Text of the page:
THE BLOG

Why Morsi Could Be the Gaza Conflict's Biggest Loser

Since his election, Egypt's President Mohammed Morsi has gone to great lengths to show the disparities between his Muslim Brotherhood-backed government and the much-loathed Mubarak dictatorship. Israel's military campaign against the Palestinian militants in the Gaza Strip seemed to have provided Mr. Morsi with his juiciest opportunity yet, while climbing a few steps on the ladder toward regional leadership in the process. In stark contrast to Mubarak's response to Israel's 2008/9 Operation Cast Lead, Morsi has partially opened the Rafah border crossing and pledged unprecedented solidarity with Hamas -- itself a Muslim Brotherhood movement. However, as each Hamas rocket over Tel Aviv brings Israel's tanks closer toward the Gaza border for a ground invasion, Mr. Morsi risks being embarrassed and undermined by the same faction with whom he pledged solidarity.

On November 17, the spotlight on Mr. Morsi's emergency Arab League meeting on Gaza was shattered when a train slammed into a school bus in the impoverished Assuit region, killing 50 school children. This costly disaster was the latest in a series of public transport accidents during Morsi's term, once again highlighting the dire problems of infrastructure and law enforcement plaguing Egypt's population of 83 million. Soon after, Egyptian social networks began teeming with outrage over state media's inadequate coverage of the disaster in favor of covering the ongoing hostilities in Gaza.

Before the Assuit disaster, many Egyptians had begun to express concerns with the nascent government's threatening rhetoric toward Israel and their bolstering of Hamas. The Wafd party, amongst Egypt's most veteran political factions, refused to attend a Freedom and Justice Party-organized emergency meeting aimed at condemning Israel, for fears that it would compromise Egypt's much-needed U.S. aid. Meanwhile, Hamas' refusal to hold its rocket fire and adhere to an informal lull during the visit of P.M. Hisham Qandil to the Gaza Strip on November 16 was seen as a slap in the face to many citizens, accusing Hamas of disrespecting their generous offering of solidarity.

Qandil's visit wouldn't be Hamas' last snub toward Egypt, not by a longshot. On November 17, Egypt intensified its efforts to mediate a ceasefire in Gaza, when its influential intelligence chief Mohamed Adbel Wahed hosted former Hamas politburo chief Khaled Mashaal in Cairo. Hours after the meeting, Hamas' Gaza leadership shattered any hopes for a ceasefire by firing an additional long-range rocket into Israel's largest city of Tel Aviv, pushing Israel's government closer to a ground incursion into the Gaza Strip.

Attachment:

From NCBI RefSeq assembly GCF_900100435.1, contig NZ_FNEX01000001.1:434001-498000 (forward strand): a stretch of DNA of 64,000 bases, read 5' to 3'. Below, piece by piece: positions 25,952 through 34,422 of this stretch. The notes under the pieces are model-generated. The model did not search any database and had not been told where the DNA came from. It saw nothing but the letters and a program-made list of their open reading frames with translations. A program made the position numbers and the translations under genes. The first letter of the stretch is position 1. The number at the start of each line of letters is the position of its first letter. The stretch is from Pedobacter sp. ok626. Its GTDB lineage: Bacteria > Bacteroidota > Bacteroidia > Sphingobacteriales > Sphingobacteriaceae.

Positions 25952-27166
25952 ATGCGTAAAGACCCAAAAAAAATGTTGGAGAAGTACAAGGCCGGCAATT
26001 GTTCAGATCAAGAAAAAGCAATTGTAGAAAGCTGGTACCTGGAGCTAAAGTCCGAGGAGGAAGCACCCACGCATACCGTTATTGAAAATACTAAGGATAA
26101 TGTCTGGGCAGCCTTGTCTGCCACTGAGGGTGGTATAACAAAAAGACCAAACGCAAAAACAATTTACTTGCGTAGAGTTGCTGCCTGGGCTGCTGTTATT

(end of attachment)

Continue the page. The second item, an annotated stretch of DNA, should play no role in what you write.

If not stopped, Hamas' efforts to push Israel into a ground invasion will be disastrous for Egypt. The use of tanks, troops, and heavy artillery in Gaza's densely populated urban centers will guarantee a surge in civilian casualties, the relative absence of which has limited mass participation in anti-Israel protests in Tahrir Square until now. A ground incursion would further provide cannon fodder for Morsi's political rivals, both within the Muslim Brotherhood and in ultra conservative Salafist parties. On November 17, the political outbidding of these groups over the role of Sharia Law in Egypt's constitution had boiled over, resulting in the withdrawal of Egypt's persecuted Coptic Christian factions from the constituent assembly.

With or without a ground incursion, Egypt needs Hamas to offer a truce before the Israeli military commits irreversible damage to its governing infrastructure. With over 600 rocket-related targets destroyed, the IAF has begun to target Hamas governing institutions, including the cabinet and interior ministry. It won't be long before Israel sets its sights on Hamas' civil police force, the very same police force Egypt relies on to crackdown on radical Salafists and Jihadists in the southern Gaza Strip. In the security vacuum which ensued since Mubarak's ousting, Gazan jihadists have joined forces with al-Qaeda linked groups in Egypt's Sinai Peninsula, bombing the economically crucial Sinai natural gas pipeline and staging repeated attacks on Egyptian security forces.

By throwing his weight behind Hamas, it seems that Mr. Morsi may get more than he originally bargained for. With each rocket Hamas fires into Israel, they further undermine Egypt's image as a credible broker, hindering Mr. Morsi's personal aspirations to restore Egypt's role as a regional leader.

The good news is that unlike Israel and Hamas, Mr. Morsi has an exit from the conflict in Gaza -- by simply ignoring it. The glitz and glamour of revolutionary regional leadership must be a second priority in order to bring Egypt back from the brink of economic collapse, sectarian strife, and insecurity. Indeed, if Mr. Morsi wants to distance himself from his predecessor, he can start by prioritizing the needs of his own people.

Daniel Nisman is an Intelligence Manager at Max Security Solutions, a geopolitical risk consulting firm based in Tel Aviv, Israel. You can follow him on twitter @dannynis.

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